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Engine Balancing

Engine Balancing Published: 27th Mar 2015 - 0 Comments - Be the first, contribute now!

Engine Balancing
Engine Balancing
Engine Balancing
Engine Balancing
Engine Balancing
Engine Balancing
Engine Balancing
Engine Balancing
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Overhauling your classic’s engine during its winter lay up? Before reassembling his engine, Rob Marshall added a little extra to his budget and now shares his experiences of the balancing process

How’s your washing machine. Does it carry out its final spin smoothly as it dries your clothes, or more likely rumble and grumble by vibrating itself, almost to pieces as it gets older and the drum wears? The problem is balance or, rather, a lack of it and engines are much the same.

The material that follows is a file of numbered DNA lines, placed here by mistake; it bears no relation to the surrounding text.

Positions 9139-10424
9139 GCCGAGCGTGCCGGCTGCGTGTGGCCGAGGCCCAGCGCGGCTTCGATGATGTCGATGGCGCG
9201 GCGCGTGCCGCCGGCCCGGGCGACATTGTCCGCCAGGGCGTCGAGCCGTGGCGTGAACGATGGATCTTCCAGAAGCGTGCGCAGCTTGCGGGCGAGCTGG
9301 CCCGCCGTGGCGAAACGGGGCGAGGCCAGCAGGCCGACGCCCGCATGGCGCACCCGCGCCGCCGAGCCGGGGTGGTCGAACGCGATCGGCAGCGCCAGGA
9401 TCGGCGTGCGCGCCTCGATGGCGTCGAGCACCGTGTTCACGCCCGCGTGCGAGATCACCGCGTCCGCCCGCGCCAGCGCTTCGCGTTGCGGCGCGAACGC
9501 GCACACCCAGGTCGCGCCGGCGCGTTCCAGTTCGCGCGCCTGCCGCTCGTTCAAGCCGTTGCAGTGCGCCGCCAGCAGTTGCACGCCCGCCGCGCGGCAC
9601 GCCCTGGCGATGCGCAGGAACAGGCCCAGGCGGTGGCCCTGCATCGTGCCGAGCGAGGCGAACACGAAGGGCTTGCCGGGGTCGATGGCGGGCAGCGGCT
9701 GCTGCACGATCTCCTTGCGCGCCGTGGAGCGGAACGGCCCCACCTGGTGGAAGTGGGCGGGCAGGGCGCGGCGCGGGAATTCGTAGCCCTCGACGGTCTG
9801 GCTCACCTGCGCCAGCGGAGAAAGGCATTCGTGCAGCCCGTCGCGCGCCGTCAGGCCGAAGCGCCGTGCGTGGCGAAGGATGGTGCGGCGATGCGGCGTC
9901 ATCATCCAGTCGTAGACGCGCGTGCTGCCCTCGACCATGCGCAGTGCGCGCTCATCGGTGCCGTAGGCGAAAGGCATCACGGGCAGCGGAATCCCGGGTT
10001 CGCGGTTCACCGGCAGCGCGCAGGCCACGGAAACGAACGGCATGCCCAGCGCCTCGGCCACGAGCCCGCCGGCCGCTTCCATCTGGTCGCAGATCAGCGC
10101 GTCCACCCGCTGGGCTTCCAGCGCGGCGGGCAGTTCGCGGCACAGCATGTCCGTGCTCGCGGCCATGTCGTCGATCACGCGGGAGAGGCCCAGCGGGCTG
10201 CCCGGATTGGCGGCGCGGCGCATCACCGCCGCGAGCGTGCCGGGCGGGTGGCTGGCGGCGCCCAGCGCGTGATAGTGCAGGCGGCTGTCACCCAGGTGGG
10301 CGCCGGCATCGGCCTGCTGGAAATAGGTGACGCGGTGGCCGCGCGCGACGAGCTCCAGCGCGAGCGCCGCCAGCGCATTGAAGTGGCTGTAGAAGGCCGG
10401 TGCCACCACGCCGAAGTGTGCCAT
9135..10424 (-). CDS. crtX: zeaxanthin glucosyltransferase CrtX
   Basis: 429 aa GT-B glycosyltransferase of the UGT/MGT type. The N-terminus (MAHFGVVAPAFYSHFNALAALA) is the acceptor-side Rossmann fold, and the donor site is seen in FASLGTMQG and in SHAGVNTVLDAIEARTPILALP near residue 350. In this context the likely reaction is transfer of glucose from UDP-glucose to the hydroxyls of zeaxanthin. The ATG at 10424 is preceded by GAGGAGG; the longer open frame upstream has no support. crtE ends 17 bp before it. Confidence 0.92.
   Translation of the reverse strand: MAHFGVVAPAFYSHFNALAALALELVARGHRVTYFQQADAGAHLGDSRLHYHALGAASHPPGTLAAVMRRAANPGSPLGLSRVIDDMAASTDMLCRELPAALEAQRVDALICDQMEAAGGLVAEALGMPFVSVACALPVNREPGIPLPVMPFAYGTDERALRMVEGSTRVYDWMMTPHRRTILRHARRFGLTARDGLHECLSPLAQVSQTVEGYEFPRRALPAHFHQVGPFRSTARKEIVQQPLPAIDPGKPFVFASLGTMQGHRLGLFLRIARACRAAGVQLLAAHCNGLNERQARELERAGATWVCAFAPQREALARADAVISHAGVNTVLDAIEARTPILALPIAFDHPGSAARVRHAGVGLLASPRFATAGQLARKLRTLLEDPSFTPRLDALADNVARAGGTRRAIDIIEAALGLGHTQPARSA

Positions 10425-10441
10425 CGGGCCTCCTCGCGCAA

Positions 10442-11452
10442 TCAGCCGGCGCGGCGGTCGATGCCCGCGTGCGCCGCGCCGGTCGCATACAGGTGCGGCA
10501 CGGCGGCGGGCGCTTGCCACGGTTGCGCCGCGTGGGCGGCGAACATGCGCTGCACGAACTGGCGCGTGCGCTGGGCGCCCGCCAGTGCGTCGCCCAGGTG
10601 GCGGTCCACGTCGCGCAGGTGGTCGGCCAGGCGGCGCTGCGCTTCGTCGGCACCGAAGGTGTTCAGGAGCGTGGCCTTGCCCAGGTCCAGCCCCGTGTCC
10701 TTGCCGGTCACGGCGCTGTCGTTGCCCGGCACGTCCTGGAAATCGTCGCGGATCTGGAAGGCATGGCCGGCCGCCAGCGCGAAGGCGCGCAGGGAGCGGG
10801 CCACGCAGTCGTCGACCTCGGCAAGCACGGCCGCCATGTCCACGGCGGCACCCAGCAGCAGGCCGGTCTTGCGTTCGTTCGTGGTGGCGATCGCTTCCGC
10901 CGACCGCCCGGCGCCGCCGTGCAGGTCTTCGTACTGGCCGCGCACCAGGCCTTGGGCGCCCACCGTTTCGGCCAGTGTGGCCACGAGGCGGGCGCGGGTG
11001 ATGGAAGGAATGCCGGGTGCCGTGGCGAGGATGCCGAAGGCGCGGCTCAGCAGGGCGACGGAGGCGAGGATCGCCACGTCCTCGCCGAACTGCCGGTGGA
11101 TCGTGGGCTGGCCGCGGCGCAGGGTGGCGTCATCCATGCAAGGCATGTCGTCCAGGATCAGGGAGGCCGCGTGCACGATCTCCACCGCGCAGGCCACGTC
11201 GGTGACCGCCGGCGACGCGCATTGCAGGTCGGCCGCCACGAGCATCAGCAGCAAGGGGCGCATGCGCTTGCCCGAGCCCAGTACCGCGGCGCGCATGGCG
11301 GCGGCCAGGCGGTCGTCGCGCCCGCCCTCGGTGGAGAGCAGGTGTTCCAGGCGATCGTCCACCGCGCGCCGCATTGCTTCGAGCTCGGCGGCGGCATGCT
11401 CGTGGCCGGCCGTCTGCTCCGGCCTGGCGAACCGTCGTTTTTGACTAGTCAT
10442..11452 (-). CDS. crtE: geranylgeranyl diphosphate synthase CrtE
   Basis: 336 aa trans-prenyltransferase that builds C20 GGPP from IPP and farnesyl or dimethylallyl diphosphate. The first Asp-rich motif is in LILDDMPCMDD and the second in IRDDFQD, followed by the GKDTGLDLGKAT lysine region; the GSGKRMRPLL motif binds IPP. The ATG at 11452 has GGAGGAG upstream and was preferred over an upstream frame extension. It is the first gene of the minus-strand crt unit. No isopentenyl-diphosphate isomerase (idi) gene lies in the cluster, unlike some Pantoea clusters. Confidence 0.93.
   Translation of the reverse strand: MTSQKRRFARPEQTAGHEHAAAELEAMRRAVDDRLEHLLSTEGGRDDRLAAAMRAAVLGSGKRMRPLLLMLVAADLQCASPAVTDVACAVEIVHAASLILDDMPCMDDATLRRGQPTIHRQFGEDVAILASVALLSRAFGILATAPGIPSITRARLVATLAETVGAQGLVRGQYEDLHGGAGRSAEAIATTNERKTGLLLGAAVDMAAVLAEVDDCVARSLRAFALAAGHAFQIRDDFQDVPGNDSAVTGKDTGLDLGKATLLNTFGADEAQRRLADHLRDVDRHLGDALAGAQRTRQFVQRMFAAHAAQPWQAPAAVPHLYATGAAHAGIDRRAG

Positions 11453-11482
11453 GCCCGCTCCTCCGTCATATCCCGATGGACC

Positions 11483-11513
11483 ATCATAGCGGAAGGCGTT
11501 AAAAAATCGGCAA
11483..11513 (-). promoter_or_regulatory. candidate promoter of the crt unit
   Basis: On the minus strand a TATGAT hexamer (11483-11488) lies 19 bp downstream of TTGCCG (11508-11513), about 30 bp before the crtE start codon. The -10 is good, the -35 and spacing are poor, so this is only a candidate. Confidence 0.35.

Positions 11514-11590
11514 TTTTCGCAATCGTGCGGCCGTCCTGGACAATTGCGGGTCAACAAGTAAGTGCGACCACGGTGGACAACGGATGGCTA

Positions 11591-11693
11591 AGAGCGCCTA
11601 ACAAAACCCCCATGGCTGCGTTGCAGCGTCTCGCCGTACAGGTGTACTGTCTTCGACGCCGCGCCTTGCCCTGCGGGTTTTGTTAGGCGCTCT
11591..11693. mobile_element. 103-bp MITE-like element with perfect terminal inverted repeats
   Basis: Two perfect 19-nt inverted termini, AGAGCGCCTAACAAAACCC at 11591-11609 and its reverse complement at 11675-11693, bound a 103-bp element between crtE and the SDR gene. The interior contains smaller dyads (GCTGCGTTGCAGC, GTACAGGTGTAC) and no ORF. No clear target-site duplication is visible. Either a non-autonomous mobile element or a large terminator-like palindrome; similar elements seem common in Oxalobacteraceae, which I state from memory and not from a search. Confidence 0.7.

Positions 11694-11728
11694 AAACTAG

As the resulting forces, generated at a lowly 1000rpm, are sufficient to propel a concrete- ballasted domestic washer across the room, imagine what damage could be caused at engine speeds that are between two and six times faster. Trevor Wilkinson, a dynamic balancing specialist, with over half- a-century’s personal experience in the field, and proprietor of Andrews Precision Engineering in Worcestershire (01905 754513), advises that, when the speed doubles, the forces quadruple. He also commented that many classic enthusiasts do not appreciate that imbalance can waste a significant amount of energy and that a balanced engine, even one that is not intended for competition use, will run smoother, last longer, realise more power and become more frugal.